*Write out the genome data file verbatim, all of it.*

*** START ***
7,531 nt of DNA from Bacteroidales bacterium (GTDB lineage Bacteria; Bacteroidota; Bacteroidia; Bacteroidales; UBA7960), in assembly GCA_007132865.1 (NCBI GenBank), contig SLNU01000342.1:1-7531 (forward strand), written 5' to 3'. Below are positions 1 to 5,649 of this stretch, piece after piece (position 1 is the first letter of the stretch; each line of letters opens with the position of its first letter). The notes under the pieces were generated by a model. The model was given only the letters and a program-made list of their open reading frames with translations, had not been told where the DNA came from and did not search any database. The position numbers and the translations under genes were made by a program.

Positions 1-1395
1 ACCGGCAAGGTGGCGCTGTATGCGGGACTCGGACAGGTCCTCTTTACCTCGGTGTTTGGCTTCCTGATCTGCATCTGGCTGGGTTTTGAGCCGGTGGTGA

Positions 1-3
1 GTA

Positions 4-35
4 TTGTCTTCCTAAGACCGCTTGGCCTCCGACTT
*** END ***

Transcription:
7,531 nt of DNA from Bacteroidales bacterium (GTDB lineage Bacteria; Bacteroidota; Bacteroidia; Bacteroidales; UBA7960), in assembly GCA_007132865.1 (NCBI GenBank), contig SLNU01000342.1:1-7531 (forward strand), written 5' to 3'. Below are positions 1 to 5,649 of this stretch, piece after piece (position 1 is the first letter of the stretch; each line of letters opens with the position of its first letter). The notes under the pieces were generated by a model. The model was given only the letters and a program-made list of their open reading frames with translations, had not been told where the DNA came from and did not search any database. The position numbers and the translations under genes were made by a program.

Positions 1-1395
1 ACCGGCAAGGTGGCGCTGTATGCGGGACTCGGACAGGTCCTCTTTACCTCGGTGTTTGGCTTCCTGATCTGCATCTGGCTGGGTTTTGAGCCGGTGGTGA

Positions 1-3
1 GTA

Positions 4-35
4 TTGTCTTCCTAAGACCGCTTGGCCTCCGACTT